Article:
In the plush surroundings of the Army & Navy Club on London’s Pall Mall, Mike Alexander, chief executive of British Energy, was holding court. Assembled before him were more than a hundred leading figures from the UK’s energy industry – all there at the behest of the Energy Industries Club, an industry body that keeps its membership secret.
The point of the event, held just a few weeks ago on 15 March, was to hear a keynote speech, to be delivered by Alexander, with the title “UK Nuclear Energy: fuel of the future?” It was not, however, a purely private affair. Around the room were a selection of top opinion formers: analysts, corporate traders and members of the media. The journalists could not report the event directly – the invitations were based on so-called Chatham House rules, meaning it was for “background use only”. What they were meant to take home was a message: nuclear power is coming back. Alexander’s speech itself was simple. Within the next 20 years, he said, Britain’s nuclear power stations will come to the end of their operating lives. To meet the country’s climate-change targets, they must be replaced with some form of power generation that does not produce the greenhouse gas carbon dioxide. Anywhere else, that line might have prompted some sharp questions. But for Alexander, whose company owns two-thirds of Britain’s nuclear power stations, the audience was an unusually receptive one – and not just because of the fine wines. Continue reading
Industry and government regulators claim Mangano’s study, as well as his previous peer-reviewed research studying the health impacts of radiation on local communities, is not credible.
“Given Mr. Mangano’s history of discredited reports due to poor science and that this newer report draws on the previously discredited work, PG&E is not giving this report any consideration,” Blair Jones, a PG&E spokesman, told Truthout in a written statement. “Recent assessments performed by the US nuclear industry’s federal regulator, the Nuclear Regulatory Commission (NRC), demonstrate Diablo Canyon is being operated safely and in a manner that protects the health and safety of the public. The NRC has found our operations continue to meet all safety and security performance objectives.”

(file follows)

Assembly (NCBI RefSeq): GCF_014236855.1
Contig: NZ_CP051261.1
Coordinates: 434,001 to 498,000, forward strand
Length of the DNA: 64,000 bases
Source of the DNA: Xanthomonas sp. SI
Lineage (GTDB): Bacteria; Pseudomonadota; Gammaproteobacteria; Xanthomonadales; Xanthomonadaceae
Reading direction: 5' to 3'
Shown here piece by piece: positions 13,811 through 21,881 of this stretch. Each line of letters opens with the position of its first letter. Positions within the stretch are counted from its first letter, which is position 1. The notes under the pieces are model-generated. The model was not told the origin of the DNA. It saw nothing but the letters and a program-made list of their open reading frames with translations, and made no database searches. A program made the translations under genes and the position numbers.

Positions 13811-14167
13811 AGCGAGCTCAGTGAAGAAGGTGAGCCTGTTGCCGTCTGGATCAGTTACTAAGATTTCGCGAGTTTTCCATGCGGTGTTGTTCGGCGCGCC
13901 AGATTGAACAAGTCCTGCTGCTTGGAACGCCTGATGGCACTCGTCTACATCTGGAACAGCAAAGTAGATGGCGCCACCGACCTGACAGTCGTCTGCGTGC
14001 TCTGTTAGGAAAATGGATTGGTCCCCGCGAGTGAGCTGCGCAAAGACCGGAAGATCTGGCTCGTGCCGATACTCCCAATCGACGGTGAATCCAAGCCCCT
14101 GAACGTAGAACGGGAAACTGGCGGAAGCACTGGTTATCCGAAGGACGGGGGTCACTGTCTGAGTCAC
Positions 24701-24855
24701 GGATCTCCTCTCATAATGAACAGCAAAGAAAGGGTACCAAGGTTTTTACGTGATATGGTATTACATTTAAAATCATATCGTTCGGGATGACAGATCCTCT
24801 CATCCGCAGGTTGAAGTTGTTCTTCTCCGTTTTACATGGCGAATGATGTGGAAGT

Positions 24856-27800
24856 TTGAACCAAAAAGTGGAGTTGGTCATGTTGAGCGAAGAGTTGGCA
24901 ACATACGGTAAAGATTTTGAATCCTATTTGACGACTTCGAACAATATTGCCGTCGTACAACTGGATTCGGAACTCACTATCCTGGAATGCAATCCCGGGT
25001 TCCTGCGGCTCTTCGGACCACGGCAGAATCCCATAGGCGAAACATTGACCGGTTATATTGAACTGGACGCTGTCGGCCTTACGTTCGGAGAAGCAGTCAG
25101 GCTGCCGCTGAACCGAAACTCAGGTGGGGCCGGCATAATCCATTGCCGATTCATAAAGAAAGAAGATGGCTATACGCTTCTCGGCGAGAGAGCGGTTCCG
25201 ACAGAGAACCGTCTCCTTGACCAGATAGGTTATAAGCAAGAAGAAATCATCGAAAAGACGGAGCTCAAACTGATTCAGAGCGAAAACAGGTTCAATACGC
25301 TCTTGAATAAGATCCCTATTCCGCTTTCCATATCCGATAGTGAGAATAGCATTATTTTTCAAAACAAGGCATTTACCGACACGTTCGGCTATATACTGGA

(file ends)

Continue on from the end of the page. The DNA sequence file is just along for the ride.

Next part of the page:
And the Nuclear Energy Institute (NEI), an industry group, reacted even more aggressively, calling Mangano a “fearmonger” and “scaremonger.” The group regularly cites a statistic from the EPA that nuclear power plants only account for 0.1 percent of the radiation an average American is exposed to in the course of a year and that exposures from common medical procedures such as CT scans and X-Rays account for about 50 percent of this overall level.
But Dr. Hosea questions their claims. “At least with medical radiation you know you’re exposed and you can make a decision whether or not it’s worth the risk of getting a cat scan which is very, very small compared to not knowing [about potential risks from reactors] and finding out later that there’s potentially a problem,” he said. “We keep being reassured there’s not a problem, but there very well may be a problem,” he said.
Strontium-90 is not typically released in the radiation patients are exposed to diagnostically, and different radioactive isotopes can be of different qualities in terms of how much harm they can do to the human body.
“In whose interest is it to discount the study and not pay attention to it? It needs further investigation so we can really know the truth,” Dr. Hosea said.
PG&E and the industry group both point to staffers from eight state departments of health and the NRC who have looked into Mangano’s work and have invalidated it. The NEI claims that most of the Strontium-90 in the environment, which has a half-life of 28 years, is a remainder left over from above-ground atom bomb tests in the 1950s and early ’60s, and that there has been no significant change in background levels of radiation near nuclear reactors.
But Mangano’s research has found an overall statistically significant increase in concentrations of Strontium-90 found in baby teeth near Diablo Canyon over time. His previous research has also found that after the Rancho Seco nuclear power plant in Sacramento was closed, public health indicators in the surrounding areas improved.
“What the industry does in the absence of not doing these studies and not liking the results, is calling names,” Brown said. “This is not fifth grade; you do not get to talk about the health and safety of your customers and your neighbors by pointing fingers, and calling names, and trying to discredit, and trying to shoot the messenger.”
“This is not Joe Mangano’s data, this is data that is put out and publicly available by the Centers for Disease Control, by federal statistics and by the California cancer registry,” Brown said.
An NRC spokesman agreed with the industry that Mangano’s latest study lacked credibility. But more than 20 years after a highly cited study claimed there was no increased cancer risk from proximity to nuclear plants, the NRC is finally looking into the matter. The agency has asked National Academy of Sciences (NAS) to perform its own assessment on cancer risk for populations surrounding nuclear reactors, which is still in the works. The NAS has confirmed there are no safe levels of radiation exposure, in contrast with the EPA’s “permissible limits” approach.